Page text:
Country Sentiments third antique store to open in Marion

Marion can now boast of a third antique store-a definite plus for residents and visitors hoping to discover more unique treasures from the past.

The new antique store is Country Sentiments owned by Nadine Iseli and located in a former service station along West Main.

“They’re not competition, they help each other by sending customers,” Iseli said about the abundance of antique stores in the city.

“It’s not that one store has better merchandise than another. If people are out looking for something specific, like a piece of furniture or a collector’s item, they have a much better feeling if you’re willing to help them find it. And they’re more likely to come back and see you again.”

Iseli speaks from 13 years of experience in the antique business. In 1991, she lived in Sedgwick and commuted to a job in Wichita. That daily commute took her through the community of Kechi and past a little shop with a for rent sign displayed.

With the encouragement of husband Delmar, she quit working for others and began working for herself.

“I’ve always had a love of antiques and decided that was what I wanted to try,” Iseli said about opening her first Country Sentiments antique shop.

“So I leased the shop the next week and started moving into it. I didn’t even have enough things to fill it. But within a short time, I had the shop full, and I was on my way.”

Country Sentiments was part of of a complex of Kechi shops called The Boardwalk.

About three years after opening her store, she purchased The Boardwalk complex. She and Delmar also owned a home next to the complex, but two years ago they purchased a home at Marion County Lake and Park as a weekend retreat.

In March, the Iselis sold their Kechi home and made a permanent move to their county-lake home. At that same time, Iseli sold the complex and leased back her shop space from the new owners.

“But I was tired of commuting back and forth, and I decided that I wanted to move my business up here,” she said about officially closing her shop Sept. 1 and preparing to open her new shop in Marion in October.

In her current space measuring about 15 by 20 feet, she displays a variety of antiques.

Her inventory includes glassware, home-decorating items, furniture, nostalgic collector’s items, custom-designed wreaths, silk and dried-floral arrangements, old prints and her specialty-Depression Glass.

Depression Glass is machine-pressed glass manufactured during the 1930s at an affordable price. The colors produced were red, blue, pink, green, amber and clear.

“It’s colorful,” Iseli said. “The pinks and greens are the primary colors, but pink is probably the most popular. It’s not inexpensive now, because it’s collectible.”

In addition to offering a selection of Depression Glass, Iseli will custom-design wreaths to fit holidays or home decor, sell items she hand paints, such as colorful bird houses, and arrange silk and dried flowers for table tops.

After remodeling for about two weeks-a project that included wall paper, paint and new carpeting-she prepared to open one-day only for the Sept. 18 Art in the Park fair in Marion.

“It was wonderful,” Iseli said about the fair day. “It was a lot of fun, and we had a lot of people come through. People from Marion have been very friendly.”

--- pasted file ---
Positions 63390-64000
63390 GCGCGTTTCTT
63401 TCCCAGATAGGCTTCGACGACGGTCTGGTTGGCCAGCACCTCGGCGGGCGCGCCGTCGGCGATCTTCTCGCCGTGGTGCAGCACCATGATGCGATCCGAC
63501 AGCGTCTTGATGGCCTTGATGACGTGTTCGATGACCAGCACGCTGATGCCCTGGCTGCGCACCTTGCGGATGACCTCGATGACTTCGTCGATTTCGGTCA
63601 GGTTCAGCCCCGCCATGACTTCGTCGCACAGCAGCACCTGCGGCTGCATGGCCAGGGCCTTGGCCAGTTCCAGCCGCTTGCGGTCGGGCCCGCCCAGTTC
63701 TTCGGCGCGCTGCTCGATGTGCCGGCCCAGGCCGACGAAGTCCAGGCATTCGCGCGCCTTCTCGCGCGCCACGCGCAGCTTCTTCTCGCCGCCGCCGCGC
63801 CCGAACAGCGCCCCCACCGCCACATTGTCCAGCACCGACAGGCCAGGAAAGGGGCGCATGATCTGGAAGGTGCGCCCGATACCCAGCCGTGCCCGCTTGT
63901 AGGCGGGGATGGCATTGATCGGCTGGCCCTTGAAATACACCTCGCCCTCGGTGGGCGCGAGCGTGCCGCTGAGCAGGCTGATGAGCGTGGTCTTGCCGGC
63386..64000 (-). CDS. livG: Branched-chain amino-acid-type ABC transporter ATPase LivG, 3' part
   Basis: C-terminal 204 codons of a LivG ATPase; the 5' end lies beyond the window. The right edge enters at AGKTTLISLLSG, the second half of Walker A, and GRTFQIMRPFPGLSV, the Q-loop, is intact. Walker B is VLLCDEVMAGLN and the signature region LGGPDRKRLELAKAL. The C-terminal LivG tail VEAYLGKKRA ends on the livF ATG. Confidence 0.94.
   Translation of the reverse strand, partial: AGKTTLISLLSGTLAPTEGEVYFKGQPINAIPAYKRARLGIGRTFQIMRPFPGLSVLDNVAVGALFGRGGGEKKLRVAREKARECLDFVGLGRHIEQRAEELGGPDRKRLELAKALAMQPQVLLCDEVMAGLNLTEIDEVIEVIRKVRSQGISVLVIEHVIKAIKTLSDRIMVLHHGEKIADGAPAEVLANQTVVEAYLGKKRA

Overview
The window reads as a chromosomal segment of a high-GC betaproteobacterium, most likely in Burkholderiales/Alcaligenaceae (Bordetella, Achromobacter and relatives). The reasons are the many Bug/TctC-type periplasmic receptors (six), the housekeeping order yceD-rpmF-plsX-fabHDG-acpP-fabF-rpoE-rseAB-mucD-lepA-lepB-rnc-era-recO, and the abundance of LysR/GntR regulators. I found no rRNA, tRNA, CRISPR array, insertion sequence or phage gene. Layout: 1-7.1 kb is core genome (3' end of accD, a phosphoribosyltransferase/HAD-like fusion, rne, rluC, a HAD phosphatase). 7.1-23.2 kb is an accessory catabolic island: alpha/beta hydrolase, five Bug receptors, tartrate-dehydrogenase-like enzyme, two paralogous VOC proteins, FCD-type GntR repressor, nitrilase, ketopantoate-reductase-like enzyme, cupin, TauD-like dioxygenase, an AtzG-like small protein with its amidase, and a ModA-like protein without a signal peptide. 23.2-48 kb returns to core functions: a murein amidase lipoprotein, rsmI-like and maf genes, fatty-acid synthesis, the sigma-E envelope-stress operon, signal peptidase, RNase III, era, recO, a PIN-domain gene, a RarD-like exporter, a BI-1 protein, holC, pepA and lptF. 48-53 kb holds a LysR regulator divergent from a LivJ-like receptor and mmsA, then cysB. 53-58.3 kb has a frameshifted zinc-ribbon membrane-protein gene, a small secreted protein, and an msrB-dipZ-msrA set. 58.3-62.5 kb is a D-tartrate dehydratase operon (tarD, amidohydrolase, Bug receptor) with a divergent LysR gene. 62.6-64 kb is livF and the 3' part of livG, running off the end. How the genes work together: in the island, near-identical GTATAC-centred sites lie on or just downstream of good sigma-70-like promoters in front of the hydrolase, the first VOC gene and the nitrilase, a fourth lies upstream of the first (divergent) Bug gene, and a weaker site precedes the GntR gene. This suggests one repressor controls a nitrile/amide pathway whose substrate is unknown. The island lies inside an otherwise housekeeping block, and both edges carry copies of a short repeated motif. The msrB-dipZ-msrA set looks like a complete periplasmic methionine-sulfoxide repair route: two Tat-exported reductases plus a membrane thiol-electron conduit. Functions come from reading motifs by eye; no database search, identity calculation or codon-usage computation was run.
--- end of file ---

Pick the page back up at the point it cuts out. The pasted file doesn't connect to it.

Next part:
Committed to helping the new owners of her former Kechi shop until Sept. 28, Iseli made plans to wait to permanently open in October from 10 a.m to 5 p.m., Tuesday through Saturday.

With her antique store in full swing, Iseli said she will begin scouting auctions and estate sales for more items to replenish stock. She is also open to purchasing items from individuals.

“If I had a bigger space, I would take consignments from people,” Iseli said.

“And if I’m able to enlarge my shop, I’ll do that, too. If people have wonderful collections of Depression Glass, I can do (consignment) right now. But furniture will have to be later. I charge 25 percent commission for consignments.”

Spending about 12 hours a week looking for more items for her store, Iseli will usually travel around Kansas and even out of state on Mondays.

“For auctions, I’ll go on Saturdays when my husband’s here to watch the shop,” she said. “Or I’ll find somebody to come in and watch the shop so we could go together.”

If customers are looking for a particular item, Iseli said she keeps a card file and will watch for the items when she’s out on buying trips.

Her passion for antiques can be traced back to her youth.

“I love older things,” Iseli said. “They take me back to a period of my childhood when I spent time with my grandparents.”

Iseli grew up in Abilene and visited her grandparents, Charles and Anna Stillwagon, in rural Dickinson County.

A slow day might find Iseli at the desk in her shop while working on decorative painting. If it’s a warm day, she might be found staining a piece of furniture outside by the former service-station island along Main Street.

Delmar, a dispatcher for Metro Express Trucking Company in Wichita, builds benches, bird houses and refinishes furniture to display in his wife’s shop.

“If we buy pieces that need refinish or repair work, he’ll do that,” Iseli said.

Her business philosophy is to be open and forthright with customers.

“That’s always been my feeling about business,” Iseli said. “You treat customers the way you would want to be treated-with courtesy and respect and to always be honest.”

Owning a store in a small town is more than opening a door for customers. For Iseli, it’s becoming a vital and active part of the area.

“I just want to enjoy being in Marion, being a good addition to the community and a good addition to the business community,” she said. “My husband and I love Marion County Lake, and we love being in this part of Kansas.”

For more information about Country Sentiments, call Iseli at 316-619-9299.

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